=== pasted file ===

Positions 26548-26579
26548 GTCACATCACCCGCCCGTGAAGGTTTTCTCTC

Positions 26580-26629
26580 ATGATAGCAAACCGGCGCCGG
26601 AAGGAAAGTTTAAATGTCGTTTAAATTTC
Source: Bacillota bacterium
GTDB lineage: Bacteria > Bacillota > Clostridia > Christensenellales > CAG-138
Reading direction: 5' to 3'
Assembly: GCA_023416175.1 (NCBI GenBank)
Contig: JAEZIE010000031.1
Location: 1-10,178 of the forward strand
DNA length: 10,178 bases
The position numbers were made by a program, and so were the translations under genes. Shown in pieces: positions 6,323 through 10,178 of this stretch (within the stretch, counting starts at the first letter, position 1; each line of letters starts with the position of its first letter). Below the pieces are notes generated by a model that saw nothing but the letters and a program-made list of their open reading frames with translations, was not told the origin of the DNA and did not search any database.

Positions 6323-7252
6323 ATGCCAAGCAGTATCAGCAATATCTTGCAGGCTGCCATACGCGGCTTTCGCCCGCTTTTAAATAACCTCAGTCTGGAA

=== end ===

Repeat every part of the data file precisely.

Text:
Positions 26548-26579
26548 GTCACATCACCCGCCCGTGAAGGTTTTCTCTC

Positions 26580-26629
26580 ATGATAGCAAACCGGCGCCGG
26601 AAGGAAAGTTTAAATGTCGTTTAAATTTC
Source: Bacillota bacterium
GTDB lineage: Bacteria > Bacillota > Clostridia > Christensenellales > CAG-138
Reading direction: 5' to 3'
Assembly: GCA_023416175.1 (NCBI GenBank)
Contig: JAEZIE010000031.1
Location: 1-10,178 of the forward strand
DNA length: 10,178 bases
The position numbers were made by a program, and so were the translations under genes. Shown in pieces: positions 6,323 through 10,178 of this stretch (within the stretch, counting starts at the first letter, position 1; each line of letters starts with the position of its first letter). Below the pieces are notes generated by a model that saw nothing but the letters and a program-made list of their open reading frames with translations, was not told the origin of the DNA and did not search any database.

Positions 6323-7252
6323 ATGCCAAGCAGTATCAGCAATATCTTGCAGGCTGCCATACGCGGCTTTCGCCCGCTTTTAAATAACCTCAGTCTGGAA